Trouble Brewing: Britain's Concerns over Binge Drinking Are Nothing New Says Luci Gosling, Who Describes How the Brewing Industry United to Wreck Asquith's Licensing Bill of 1908

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In the New Year of 1908, Messrs. Barclay, Perkins and Co. of Southwark, one of London's largest breweries, issued a statement to its shareholders:

   It is the avowed intention of the Government to introduce a new
   Licensing Bill of a drastic nature. The details of this Bill have
   been carefully guarded, but there can be little doubt that
   increased taxation, either of the brewer or the licensed
   victualler, and the imposition of a 'time limit' on licences
   already granted, is sought to be imposed.

The brewing magnates were already in a state of high alert after a flurry of legislative measures had begun to whittle away at the industry's trading freedom. The Licensing Bill of 1908, introduced by Herbert Asquith's Liberal government, was the proverbial final straw. Through a number of proposed measures it sought to radically reduce the number of licensed premises in the UK by as much as a third, provoking vigorous opposition from brewers, publicans and all ancillary suppliers associated with the industry. 1908 is significant in that it saw the 'trade'--a group traditionally divided by sectionalism and regionalism--galvanize its power effectively for the first time to protect the interests it had so long enjoyed and profited from.

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From a Liberal standpoint, the legislation was firmly grounded in moral responsibility and intended less to weaken the commercial interests of wealthy brewers than to remedy social ills. Widespread drunkenness was an enduring concern to which Victorian and Edwardian social reformers strove to find a solution. The 1870s are regarded as the pinnacle of insobriety, with a staggering average of 40.5 gallons of beer consumed per capita per year. Between 1860 and 1876, arrests for drunkenness had more than doubled, although the population had risen by only 10 per cent. In the industrial cities of the North, particularly Liverpool and Newcastle, arrests far exceeded the national average, reflecting a clear correlation between the higher earnings of urban workers and the increase in drinking and, inevitably, drunkenness.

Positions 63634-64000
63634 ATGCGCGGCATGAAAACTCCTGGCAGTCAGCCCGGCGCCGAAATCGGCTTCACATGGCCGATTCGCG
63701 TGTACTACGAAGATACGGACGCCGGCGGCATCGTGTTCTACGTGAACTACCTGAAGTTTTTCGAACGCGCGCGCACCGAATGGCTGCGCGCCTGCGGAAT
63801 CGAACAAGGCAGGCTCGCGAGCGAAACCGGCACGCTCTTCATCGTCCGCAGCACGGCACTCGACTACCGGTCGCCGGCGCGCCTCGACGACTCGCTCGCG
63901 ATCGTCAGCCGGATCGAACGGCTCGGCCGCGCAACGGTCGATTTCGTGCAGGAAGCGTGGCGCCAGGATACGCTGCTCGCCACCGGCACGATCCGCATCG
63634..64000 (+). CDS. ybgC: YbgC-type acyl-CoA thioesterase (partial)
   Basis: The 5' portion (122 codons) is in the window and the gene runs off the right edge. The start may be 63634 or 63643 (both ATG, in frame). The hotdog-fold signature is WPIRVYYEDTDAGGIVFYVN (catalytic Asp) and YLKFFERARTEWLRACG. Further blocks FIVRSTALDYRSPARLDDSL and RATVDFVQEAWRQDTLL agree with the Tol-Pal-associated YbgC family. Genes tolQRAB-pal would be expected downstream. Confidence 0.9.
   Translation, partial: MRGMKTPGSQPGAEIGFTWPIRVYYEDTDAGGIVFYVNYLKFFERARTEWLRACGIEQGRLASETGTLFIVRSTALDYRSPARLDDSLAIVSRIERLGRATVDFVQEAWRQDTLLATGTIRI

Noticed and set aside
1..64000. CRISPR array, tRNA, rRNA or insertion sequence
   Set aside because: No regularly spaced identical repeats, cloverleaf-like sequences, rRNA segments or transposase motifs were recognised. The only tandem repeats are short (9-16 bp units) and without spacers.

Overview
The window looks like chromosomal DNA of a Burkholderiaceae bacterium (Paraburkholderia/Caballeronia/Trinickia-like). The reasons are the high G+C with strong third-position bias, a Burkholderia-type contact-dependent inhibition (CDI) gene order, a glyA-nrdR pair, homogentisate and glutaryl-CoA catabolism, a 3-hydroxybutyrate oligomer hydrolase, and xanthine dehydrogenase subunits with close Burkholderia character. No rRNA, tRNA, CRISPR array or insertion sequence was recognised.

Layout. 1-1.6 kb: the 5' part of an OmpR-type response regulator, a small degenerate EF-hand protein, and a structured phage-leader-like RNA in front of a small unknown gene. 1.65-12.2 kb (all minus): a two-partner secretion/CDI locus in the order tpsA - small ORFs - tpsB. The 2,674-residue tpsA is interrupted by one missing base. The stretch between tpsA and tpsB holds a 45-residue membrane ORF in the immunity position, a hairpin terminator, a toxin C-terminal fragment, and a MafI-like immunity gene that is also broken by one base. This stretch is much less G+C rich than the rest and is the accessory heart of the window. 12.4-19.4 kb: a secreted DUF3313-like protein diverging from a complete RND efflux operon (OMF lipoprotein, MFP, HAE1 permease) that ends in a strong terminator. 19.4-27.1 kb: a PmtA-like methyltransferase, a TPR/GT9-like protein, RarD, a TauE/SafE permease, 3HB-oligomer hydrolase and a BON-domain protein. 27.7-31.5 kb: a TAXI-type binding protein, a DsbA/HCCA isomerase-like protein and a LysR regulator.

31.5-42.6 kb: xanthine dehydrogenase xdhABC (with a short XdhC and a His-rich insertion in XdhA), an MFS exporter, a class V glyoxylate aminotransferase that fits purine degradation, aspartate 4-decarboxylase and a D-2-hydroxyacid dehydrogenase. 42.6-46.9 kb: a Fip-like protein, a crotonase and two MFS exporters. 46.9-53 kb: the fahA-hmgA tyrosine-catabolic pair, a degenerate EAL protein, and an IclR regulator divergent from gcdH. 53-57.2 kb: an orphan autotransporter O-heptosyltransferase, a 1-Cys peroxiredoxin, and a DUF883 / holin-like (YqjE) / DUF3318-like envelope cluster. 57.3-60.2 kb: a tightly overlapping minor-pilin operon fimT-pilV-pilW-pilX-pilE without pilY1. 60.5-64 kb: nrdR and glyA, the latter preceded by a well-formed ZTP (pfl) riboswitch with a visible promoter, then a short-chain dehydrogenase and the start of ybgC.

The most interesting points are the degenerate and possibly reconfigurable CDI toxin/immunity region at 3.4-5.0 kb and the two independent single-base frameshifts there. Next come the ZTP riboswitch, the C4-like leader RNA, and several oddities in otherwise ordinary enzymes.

The brewers were quick to exploit the opportunities industrialization brought with it. There were a hundred drinking establishments in just half a mile of the industrial quarter of Birmingham, while in Liverpool docks, within a tiny 200 yard radius, a staggering forty-six pubs waited to relieve sailors of their hard-earned wages. As much as a quarter of some working-class incomes was spent on alcohol and, aside from the associated ravaging social effects--domestic violence, crime, disease, slums and premature death--the effects of over-indulgence and temptation impacted elsewhere. The prospect of profits spurred many businessmen to become temperance advocates after experiencing the effects of alcohol in their factories.

But the image of an inebriated Britain was hardly an unusual phenomenon. The Victorian drink problem arguably stemmed from an extraordinary piece of legislation in 1830 intended to counteract the evils of the eighteenth-century gin culture by encouraging people to drink weaker alcoholic beverages. The Act reduced beer tax and allowed a massive 40,000 new public houses or beer houses to spring up around the country under a laissez faire system of granting licenses, but far from discouraging drunkenness, it plunged Victorian Britain into a deeper state of alcoholic stupor as brewers bought up huge numbers of properties and opened up more and more drinking establishments.

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Counter-measures began with a series of Acts in the mid-nineteenth-century that saw the pub's opening hours gradually reduced. Provincial outrage at the 1872 Licensing Act, which allowed pubs in London to stay open until midnight while those in the rest of the country had to close an hour earlier, contributed to a resounding Liberal defeat in 1874; 'borne down', admitted Gladstone, 'in a torrent of gin and beer'. …